Japanese cuisine is usually associated with sushi, rice, soy or tempura. But few people know that the most popular Japanese dishes include breaded pork cutlet, just as in Poland. The Japanese nature and precision require it to be properly prepared. So how can you prepare and serve tonkatsu (豚カツ) the right way?

2 types of Japanese cuisine

Japanese traditional cuisine (washoku -和食) prides itself on incredible taste, inimitable rituals, extraordinary products and unbelievable compositions, but mostly on being on the UNESCO Intangible Cultural Heritage list. Only two cuisines have this honour: Japanese and French.
Aside from its native cuisine, Japan also has yōshoku (洋食)– dishes that came to the islands from the West. This group includes tonkatsu. Still, the idea may be of foreign origin but it were the Japanese that give the meal an inimitable style, making it often preferred over a traditional pork cutlet.

Pork cutlet versus tonkatsu – differences

At a first glance, many people could mistake tonkatsu for a regular pork cutlet. Both dishes may look almost identical but the differences between them are quite significant. They pertain to ingredients, preparation and the serving method.
The Japanese cutlet is usually made of pork fillet or loin. It may also be encountered in other forms, e.g. served with eggs. The second most popular version is torikatsu (鶏カツ) – breaded chicken meat. Besides, a cutlet from the Country of Cherry Blossoms is coated in coarser breadcrumbs (panko), which absorbs less fat and makes the dish crunchier. Unlike Polish cutlets, Japanese tonkatsu are deep-fried (sometimes in sesame oil). Ultimately, the dish is served with finely chopped cabbage, rice, miso soup, and the cutlet is poured over with special tonkatsu sauce.

Tonkatsu – preparation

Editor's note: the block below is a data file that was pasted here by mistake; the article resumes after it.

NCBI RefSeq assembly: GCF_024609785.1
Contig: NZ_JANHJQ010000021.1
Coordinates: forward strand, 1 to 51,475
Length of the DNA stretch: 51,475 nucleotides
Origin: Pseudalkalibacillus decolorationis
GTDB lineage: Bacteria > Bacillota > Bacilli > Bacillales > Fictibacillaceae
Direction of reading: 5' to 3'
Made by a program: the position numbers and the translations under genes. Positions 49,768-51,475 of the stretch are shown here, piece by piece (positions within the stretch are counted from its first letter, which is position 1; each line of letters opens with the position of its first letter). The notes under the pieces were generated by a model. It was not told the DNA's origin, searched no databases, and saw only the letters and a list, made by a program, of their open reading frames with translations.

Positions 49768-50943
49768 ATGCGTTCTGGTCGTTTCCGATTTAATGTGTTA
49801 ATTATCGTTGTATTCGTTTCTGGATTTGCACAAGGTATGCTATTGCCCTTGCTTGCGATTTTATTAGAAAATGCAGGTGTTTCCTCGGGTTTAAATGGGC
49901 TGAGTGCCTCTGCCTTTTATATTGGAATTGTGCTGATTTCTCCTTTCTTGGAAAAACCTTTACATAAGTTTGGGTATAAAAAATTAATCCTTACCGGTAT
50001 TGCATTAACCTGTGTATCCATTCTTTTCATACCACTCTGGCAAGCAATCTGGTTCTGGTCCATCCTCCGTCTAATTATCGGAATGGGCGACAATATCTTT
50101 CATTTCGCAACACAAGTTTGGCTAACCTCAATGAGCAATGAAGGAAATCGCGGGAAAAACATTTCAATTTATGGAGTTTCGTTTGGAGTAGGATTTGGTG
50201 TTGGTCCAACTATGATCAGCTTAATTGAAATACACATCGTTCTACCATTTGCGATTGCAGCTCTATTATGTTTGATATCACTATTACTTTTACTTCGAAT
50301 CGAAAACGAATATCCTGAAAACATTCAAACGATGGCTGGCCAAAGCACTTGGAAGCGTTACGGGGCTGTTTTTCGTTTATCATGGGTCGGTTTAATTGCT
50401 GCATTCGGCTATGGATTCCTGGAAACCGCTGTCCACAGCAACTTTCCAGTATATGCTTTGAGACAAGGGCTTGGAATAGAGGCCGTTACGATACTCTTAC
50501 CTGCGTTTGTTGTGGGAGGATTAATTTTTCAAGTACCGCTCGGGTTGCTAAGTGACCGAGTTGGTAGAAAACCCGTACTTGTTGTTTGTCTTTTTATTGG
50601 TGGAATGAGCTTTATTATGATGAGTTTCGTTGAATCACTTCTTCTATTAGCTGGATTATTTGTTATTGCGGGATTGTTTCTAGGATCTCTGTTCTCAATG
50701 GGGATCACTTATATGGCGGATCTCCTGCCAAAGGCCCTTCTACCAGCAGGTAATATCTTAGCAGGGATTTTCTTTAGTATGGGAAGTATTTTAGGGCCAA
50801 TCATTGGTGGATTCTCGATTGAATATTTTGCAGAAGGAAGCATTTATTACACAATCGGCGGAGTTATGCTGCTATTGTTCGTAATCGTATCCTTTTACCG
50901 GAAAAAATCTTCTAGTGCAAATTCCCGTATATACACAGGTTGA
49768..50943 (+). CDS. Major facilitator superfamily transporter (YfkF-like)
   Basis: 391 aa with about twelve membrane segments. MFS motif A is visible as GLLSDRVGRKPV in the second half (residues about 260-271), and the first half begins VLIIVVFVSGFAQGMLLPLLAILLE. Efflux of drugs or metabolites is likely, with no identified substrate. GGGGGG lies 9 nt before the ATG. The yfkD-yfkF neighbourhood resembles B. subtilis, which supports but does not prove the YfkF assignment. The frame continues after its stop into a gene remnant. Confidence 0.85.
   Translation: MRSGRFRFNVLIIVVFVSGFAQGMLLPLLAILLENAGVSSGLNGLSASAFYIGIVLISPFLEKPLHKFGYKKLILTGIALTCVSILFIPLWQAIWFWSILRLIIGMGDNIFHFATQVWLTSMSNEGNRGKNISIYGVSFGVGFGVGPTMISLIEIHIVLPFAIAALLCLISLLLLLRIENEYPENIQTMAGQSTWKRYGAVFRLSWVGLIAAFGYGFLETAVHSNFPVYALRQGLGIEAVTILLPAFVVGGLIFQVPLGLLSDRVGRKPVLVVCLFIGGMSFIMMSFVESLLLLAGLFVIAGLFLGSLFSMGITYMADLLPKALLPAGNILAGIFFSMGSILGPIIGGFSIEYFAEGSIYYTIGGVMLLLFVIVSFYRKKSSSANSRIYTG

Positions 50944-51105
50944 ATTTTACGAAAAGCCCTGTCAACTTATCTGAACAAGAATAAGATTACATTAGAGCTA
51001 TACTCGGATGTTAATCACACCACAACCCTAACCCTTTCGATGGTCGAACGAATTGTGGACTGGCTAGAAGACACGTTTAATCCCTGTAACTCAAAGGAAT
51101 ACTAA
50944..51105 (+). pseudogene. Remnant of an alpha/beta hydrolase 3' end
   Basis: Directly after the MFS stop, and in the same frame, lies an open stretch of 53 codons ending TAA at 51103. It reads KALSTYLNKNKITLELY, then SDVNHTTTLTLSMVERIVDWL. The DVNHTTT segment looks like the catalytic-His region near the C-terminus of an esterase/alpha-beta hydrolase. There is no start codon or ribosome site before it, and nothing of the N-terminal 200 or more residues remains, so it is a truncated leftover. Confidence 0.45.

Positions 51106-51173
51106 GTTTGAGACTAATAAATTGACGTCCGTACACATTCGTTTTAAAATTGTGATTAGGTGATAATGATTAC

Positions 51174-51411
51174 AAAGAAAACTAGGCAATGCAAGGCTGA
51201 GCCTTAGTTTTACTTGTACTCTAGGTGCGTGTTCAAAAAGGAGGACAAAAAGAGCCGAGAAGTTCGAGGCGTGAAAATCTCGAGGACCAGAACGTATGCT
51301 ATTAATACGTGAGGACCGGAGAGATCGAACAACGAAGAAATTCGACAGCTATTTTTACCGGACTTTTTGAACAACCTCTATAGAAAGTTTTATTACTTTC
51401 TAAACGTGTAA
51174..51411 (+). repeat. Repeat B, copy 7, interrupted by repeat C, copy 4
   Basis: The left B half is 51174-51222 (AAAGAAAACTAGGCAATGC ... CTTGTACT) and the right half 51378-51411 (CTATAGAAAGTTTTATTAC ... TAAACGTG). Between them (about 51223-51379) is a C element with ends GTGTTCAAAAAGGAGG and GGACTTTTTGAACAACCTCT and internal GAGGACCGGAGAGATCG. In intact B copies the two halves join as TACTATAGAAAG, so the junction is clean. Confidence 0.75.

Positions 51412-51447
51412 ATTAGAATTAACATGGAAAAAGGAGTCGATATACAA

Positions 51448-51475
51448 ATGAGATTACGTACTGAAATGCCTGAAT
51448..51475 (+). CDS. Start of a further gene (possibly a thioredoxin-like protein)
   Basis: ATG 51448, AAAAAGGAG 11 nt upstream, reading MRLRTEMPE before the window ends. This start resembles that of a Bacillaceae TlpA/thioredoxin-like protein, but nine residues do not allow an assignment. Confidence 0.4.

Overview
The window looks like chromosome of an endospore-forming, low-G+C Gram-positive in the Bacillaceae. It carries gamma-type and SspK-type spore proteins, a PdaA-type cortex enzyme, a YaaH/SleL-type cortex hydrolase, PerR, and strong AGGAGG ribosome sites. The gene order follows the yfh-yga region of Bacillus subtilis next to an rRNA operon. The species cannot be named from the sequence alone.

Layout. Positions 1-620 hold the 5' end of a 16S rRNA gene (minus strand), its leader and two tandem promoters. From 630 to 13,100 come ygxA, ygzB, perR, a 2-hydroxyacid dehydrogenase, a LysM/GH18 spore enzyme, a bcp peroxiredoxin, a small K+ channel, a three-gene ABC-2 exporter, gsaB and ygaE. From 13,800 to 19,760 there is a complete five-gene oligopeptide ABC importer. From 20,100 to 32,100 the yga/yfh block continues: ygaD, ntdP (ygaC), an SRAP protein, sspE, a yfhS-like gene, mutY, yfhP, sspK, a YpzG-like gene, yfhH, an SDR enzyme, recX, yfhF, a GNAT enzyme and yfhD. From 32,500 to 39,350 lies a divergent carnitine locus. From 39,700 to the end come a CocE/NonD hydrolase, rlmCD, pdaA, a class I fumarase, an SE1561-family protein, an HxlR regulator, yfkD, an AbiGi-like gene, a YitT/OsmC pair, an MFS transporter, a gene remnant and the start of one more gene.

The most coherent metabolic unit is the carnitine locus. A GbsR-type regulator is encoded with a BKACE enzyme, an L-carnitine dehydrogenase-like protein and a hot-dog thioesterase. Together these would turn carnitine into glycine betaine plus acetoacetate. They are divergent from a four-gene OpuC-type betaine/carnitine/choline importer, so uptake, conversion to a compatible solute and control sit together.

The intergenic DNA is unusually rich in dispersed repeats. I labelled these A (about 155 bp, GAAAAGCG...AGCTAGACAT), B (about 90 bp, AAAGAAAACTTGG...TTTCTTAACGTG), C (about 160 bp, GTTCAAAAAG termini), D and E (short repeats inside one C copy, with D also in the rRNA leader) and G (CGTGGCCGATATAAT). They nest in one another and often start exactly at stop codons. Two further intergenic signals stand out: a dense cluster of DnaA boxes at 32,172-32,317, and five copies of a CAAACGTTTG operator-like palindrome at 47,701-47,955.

First, properly prepare the pork. Roll out the loins or the neck with a rolling pin – the Japanese do not tenderise meat. You may want to cut off the fat edges to prevent the fillet from rolling up. For this purpose, you may also make several gentle cuts in the meat, and then sprinkle it with salt and pepper. Thus prepared meat can be breaded. The first step will be to sprinkle the meat with flour, then to soak it in whipped egg, and finally to coat it with panko.
Put the cutlets aside for about 15 minutes before frying. You may use that time to warm up a considerable quantity of oil on the pan. Remember that the oil needs to have proper temperature. If it is too cold, the cutlets will be too greasy, and if it is too hot, they could burn. Keep frying for about 6 minutes until golden brown. Once off the pan, use paper towels to drain excess fat of the tonkatsu. Serve the cutlet with a bowl of white rice, chopped napa cabbage and tonkatsu sauce.

Follow the same instructions if you are preparing Japanese chicken cutlets (torikatsu).


  • pork cutlet or loins
  • 2 eggs
  • flour
  • panko breadcrumbs
  • salt and pepper for seasoning
  • half napa cabbage head
  • frying oil.

Tonkatsu sauce – preparation

Tonkatsu sauce, as the name would suggest, is intended for the Japanese version of the pork cutlet. However it goes well with a variety of food and is used for a multitude of meat dishes. The sauce may be quite expensive in Asian food shops. Besides, the ingredient lists of such ready-to-use products are often questionable. Those are some of the reasons why you may want to prepare tonkatsu by yourself.

Use fermented Worcester sauce with ginger aromas, ketchup (preferably home-made), soy sauce, oyster sauce, sugar, fresh garlic, Japanese wine to cook mirin and, optionally, mustard. Mix all the ingredients and boil while still stirring.

Tonkatsu sauce ingredients:

  • 3 tbsp Worcestershire (Worcester) sauce
  • 3 tbsp ketchup
  • 2 tbsp soy sauce
  • 2 tbsp mirin
  • ½ tbsp oyster sauce
  • 1 tbsp sugar
  • 1 tbsp mustard (optionally honey mustard)
  • clove of garlic


Japanese cuisine is certainly characterised by rich tradition, unusual ceremonies and a multitude of umami. Western dishes add variety to the cuisine of the Country of Cherry Blossoms but this is a two-way process. European and American recipes also capitalise on Japanese cooking practices. Hence the growing worldwide enthusiasm to experiment in the kitchen as this bears fruit in the form of incredible culinary compositions, tonkatsu being a perfect example.

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